Let’s say a company has 600 staff members, with salaries averaging R300 000 per person a year (according to SalaryExplorer. com, the average annual salary in South Africa is R301 392, although there’s considerable variation between the upper-end and the minimum).
If the turnover rate is 10%, 60 staff members are quitting each year.
Factoring in costs such as training, lost productivity, new hire and recruitment costs, at a cost of 150% per employee lost (or R450 000 per annum), this means the company will spend at least R27m a year (ie 60 x R450 000) to replace the lost staff complement.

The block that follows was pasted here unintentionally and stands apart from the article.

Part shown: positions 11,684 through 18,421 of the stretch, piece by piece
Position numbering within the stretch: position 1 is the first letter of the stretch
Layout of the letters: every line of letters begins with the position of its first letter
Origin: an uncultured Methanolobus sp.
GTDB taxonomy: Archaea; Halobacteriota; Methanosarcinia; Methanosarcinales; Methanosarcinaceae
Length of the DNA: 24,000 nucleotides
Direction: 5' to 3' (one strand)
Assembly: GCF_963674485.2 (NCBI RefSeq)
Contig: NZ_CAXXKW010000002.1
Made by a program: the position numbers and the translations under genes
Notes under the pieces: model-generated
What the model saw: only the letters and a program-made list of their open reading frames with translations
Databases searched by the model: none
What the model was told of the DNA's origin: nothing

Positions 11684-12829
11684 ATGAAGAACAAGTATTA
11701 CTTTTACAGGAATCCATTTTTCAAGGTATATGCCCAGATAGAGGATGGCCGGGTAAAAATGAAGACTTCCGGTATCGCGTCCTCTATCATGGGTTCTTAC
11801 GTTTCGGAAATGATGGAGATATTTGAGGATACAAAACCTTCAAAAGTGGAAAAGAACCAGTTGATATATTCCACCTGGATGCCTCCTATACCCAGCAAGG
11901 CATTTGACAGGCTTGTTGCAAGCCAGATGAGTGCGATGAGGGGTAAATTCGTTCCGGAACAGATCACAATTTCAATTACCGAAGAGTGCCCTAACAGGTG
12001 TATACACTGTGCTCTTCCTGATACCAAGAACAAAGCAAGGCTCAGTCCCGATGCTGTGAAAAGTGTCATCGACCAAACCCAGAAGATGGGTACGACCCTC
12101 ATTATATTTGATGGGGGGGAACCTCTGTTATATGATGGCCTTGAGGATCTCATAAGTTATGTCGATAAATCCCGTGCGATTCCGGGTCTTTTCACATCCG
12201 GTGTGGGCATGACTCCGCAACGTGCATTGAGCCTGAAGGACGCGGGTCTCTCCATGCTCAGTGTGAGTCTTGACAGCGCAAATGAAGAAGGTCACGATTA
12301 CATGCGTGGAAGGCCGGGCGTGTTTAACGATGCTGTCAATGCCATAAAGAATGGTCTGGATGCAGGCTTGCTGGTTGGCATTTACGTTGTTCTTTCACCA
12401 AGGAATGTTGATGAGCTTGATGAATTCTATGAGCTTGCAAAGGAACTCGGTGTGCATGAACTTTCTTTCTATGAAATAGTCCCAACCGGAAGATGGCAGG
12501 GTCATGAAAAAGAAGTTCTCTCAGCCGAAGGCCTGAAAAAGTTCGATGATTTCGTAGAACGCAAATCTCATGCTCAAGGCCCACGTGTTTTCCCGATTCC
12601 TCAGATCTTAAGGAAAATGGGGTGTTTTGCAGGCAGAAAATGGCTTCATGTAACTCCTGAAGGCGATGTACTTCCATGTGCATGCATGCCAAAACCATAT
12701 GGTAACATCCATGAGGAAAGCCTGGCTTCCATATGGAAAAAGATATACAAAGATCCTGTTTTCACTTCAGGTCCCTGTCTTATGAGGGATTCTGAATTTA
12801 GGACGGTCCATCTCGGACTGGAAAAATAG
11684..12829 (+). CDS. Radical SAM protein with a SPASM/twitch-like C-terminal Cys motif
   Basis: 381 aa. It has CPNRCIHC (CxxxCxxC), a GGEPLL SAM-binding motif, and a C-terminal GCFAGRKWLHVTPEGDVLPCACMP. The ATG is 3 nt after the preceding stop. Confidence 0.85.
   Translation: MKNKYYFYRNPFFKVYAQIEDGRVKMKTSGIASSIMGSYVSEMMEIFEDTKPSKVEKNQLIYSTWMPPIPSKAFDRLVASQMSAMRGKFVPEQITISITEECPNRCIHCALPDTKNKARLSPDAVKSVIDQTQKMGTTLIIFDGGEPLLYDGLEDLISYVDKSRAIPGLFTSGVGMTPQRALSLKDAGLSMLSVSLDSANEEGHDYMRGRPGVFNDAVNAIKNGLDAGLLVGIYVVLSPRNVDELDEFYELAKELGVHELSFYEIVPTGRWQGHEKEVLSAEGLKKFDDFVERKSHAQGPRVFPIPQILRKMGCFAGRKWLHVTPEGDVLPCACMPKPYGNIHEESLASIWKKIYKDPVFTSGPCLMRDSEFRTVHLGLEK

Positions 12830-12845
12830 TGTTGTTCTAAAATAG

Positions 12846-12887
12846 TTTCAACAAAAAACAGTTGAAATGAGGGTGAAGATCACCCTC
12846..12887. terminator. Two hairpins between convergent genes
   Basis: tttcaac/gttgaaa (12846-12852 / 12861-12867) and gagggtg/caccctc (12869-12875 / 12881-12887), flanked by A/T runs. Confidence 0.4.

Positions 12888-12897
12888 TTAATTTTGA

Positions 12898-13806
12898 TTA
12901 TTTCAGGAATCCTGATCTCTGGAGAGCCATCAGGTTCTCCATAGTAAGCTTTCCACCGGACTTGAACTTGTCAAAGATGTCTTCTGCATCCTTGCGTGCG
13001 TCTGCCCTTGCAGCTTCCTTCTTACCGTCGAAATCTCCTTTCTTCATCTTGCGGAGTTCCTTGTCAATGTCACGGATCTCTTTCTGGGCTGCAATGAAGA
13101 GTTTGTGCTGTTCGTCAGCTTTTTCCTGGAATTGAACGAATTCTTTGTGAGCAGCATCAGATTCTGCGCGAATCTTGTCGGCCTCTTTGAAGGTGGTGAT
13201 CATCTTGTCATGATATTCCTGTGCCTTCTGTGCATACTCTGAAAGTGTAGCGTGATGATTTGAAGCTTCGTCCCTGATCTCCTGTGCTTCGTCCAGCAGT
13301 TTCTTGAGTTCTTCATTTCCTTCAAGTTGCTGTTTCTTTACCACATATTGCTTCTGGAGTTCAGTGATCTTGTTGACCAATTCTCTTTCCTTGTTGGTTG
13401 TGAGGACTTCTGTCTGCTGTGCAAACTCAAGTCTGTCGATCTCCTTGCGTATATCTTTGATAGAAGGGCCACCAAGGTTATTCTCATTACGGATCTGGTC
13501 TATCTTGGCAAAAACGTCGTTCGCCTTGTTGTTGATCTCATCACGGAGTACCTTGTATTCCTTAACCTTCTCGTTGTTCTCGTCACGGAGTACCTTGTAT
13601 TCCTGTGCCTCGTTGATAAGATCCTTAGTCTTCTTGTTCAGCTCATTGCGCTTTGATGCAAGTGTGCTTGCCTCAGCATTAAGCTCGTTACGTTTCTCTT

So Zappos’ strategy of identifying the misfits early – at a cost of only one week’s salary and R36 000 per employee (the rand equivalent of Zappos’ $4 000 offer) – could save the company a sizeable chunk of revenue in the long run.
Surprisingly, the quitting bonus also keeps staff on the job for longer. A mere 3% of Zappos’ new staff members take the $4 000 and quit. (Interestingly, Zappos’ quitting incentive started at $100 and was raised to $1 000, then $2 000 and finally $4 000 because Hsieh didn’t feel enough